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Snyder & Snyder PA - An Estate Planning, Probate, Business Succession, and Asset Protection Firm

Tuesday, September 17, 2013

Life Goes On: Events that may necessitate a change in your estate plan

So, you have been to see an attorney, you create a comprehensive estate plan, you are done, right?  Just like many aspects of your life, your estate planning is subject to change for a variety of reasons.  Our firm recommends that you sit down and review your entire estate plan on an annual basis, but the time of year is up to you.  Whether it is April (tax season) or December, sitting down to review decision-makers and beneficiaries you have named in your documents is a good habit to fall in to.  Below are some examples that may result in the need to update your documents.  Some events would require your decision to make a change and others would be something that an attorney would determine whether changes are required.

There are numerous life-changing situations that may result in the need to update your documents.  Many of these involve your ever-changing family: did you get married or divorced; did one of your children get married or divorced; did you become a parent or grandparent for the first time or the third time; or did you lose a parent, child or spouse? 

Planning becomes particularly important when you have recently gotten divorced or married, especially in a second marriage situation where you want to provide for your new spouse and children from your previous marriage.  Reviewing your documents may also remind you to take a look at the beneficiary designations you have on your life insurance, annuities or retirement accounts.  If a beneficiary is not changed before you pass away, your ex-spouse may end up receiving funds from your life insurance simply because you neglected to update the beneficiary. 

As a new parent, one item on your checklist should be putting a Will in place to create a trust for your child in the event that both parents pass away.  In addition, you will want to nominate guardians for your minor children in the event that both parents pass away. 

An individual who has just lost a loved one should review his or her documents to determine if the loved one is a decision-maker and/or beneficiary.  In the event that such deceased person is a decision maker, who is his or her alternate and is that alternate person able and willing to serve?  Also, are the alternate beneficiaries who you want them to be?  Again, it is also important to review and update your beneficiary designations when a loved one passes away.  Often times, if there is no back-up beneficiary named on your life insurance, annuities or retirement accounts then that asset must go through the probate process to be distributed to the beneficiaries of your Will.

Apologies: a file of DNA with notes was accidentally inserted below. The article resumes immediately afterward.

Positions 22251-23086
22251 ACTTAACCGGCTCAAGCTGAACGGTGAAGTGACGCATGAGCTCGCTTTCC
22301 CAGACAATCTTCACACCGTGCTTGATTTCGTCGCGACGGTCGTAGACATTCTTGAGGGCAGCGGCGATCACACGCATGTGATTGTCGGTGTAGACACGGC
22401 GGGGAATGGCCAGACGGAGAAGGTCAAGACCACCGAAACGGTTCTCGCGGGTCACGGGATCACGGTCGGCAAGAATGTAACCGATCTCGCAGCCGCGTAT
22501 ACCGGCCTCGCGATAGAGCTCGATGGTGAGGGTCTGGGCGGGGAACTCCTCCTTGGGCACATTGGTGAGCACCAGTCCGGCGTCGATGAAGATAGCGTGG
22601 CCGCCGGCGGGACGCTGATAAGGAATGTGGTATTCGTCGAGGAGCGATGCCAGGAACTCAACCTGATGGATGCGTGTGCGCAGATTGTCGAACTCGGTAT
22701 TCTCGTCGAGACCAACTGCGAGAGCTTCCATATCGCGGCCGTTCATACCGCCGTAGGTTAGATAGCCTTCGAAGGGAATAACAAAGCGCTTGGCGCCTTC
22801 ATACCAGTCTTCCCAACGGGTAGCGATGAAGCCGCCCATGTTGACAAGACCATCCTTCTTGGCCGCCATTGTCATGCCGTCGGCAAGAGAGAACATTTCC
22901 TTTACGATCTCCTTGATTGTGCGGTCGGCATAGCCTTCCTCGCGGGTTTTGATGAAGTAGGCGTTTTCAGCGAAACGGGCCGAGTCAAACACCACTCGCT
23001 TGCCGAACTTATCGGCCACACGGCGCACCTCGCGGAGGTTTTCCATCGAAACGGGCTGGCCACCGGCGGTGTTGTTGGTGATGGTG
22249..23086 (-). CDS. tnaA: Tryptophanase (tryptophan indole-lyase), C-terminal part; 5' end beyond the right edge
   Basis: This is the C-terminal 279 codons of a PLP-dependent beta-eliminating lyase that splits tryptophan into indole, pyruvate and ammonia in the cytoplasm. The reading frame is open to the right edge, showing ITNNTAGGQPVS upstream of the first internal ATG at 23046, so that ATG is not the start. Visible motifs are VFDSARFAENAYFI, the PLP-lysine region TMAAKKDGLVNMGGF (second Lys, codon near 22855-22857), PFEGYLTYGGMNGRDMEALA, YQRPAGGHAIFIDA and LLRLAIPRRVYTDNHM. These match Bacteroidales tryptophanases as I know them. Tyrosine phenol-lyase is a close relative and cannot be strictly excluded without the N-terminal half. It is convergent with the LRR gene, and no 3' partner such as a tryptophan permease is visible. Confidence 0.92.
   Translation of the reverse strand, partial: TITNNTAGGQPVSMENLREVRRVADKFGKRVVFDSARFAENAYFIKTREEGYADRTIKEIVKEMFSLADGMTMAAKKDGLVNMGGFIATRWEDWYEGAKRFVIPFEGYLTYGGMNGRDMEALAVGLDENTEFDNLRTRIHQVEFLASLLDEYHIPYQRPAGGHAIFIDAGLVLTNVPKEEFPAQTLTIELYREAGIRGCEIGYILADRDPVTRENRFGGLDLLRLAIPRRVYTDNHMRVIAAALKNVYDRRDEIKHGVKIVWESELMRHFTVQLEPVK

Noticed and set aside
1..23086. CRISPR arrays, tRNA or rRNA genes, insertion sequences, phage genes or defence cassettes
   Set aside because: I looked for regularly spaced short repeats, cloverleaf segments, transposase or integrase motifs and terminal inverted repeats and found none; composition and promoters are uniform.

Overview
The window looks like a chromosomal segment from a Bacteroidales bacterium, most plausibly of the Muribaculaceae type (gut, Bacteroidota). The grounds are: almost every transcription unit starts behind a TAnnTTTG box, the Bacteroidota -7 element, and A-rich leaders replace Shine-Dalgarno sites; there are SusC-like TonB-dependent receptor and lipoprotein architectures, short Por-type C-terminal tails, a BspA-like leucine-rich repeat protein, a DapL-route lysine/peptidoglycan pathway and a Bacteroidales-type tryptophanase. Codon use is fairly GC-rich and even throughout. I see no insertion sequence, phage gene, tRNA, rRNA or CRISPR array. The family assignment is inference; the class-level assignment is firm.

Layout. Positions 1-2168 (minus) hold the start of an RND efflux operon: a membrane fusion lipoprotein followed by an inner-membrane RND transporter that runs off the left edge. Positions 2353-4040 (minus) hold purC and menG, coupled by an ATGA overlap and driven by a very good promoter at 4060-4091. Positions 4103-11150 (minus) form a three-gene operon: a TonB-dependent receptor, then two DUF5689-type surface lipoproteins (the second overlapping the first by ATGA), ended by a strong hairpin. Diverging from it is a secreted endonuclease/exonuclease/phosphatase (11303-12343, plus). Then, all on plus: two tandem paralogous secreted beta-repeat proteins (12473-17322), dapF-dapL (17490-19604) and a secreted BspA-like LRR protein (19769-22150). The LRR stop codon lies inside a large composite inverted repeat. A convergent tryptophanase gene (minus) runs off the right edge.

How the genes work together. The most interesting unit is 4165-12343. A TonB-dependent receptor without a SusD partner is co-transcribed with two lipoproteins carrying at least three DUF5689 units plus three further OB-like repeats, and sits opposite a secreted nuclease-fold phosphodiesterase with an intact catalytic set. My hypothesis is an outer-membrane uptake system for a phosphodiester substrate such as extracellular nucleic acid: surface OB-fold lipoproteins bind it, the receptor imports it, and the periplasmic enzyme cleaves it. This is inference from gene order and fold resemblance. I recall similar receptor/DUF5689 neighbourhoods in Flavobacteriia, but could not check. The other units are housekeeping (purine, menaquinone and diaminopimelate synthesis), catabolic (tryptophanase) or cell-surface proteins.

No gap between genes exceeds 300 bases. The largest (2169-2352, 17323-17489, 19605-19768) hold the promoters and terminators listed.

Did you win the lottery or inherit a substantial amount?  Another trigger for an estate plan review involves a change in your assets.  In the event that your net worth has dramatically increased or decreased, your plan should be reviewed by an attorney to determine whether you need more planning to avoid paying estate taxes or whether your plan can be simplified if the tax planning you have is unnecessary.

Did you move?  Even if you relocated to another state from Florida, your Florida Will may be "probated" as a valid document as long as it was executed in conformity with the laws of the State of Florida.  However, the tax laws in your new state of residence may be different from Florida, so it is important that you see an attorney licensed in the new state to make sure your documents are appropriate.  Have you moved to Florida from another state?  We recommend that you sit down with a Florida attorney to have your documents reviewed.

Another major event that happens every few years are changes in the tax laws.  Again, this is something that your attorney should inform you about if changes will adversely effect your existing plan.  However, if you haven’t looked at your documents in over ten years, it is a good idea to sit down with an attorney because there have been significant changes in the tax laws, namely the federal estate tax exemption in the last five years, that may affect you.

If one of the above events has recently happened to you and your family and you want to make a change to your existing plan or if you have questions about documents from another state or your tax liability, please give our office a call to schedule a consultation.





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Located in Davie, Florida Snyder & Snyder P.A. have been serving all of South Florida including but not limited to Miami-Dade County, Broward County, and Palm Beach County residents with their estate planning, special needs planning, probate, and business planning needs. Snyder & Snyder have also assisted with captive insurance needs nationwide.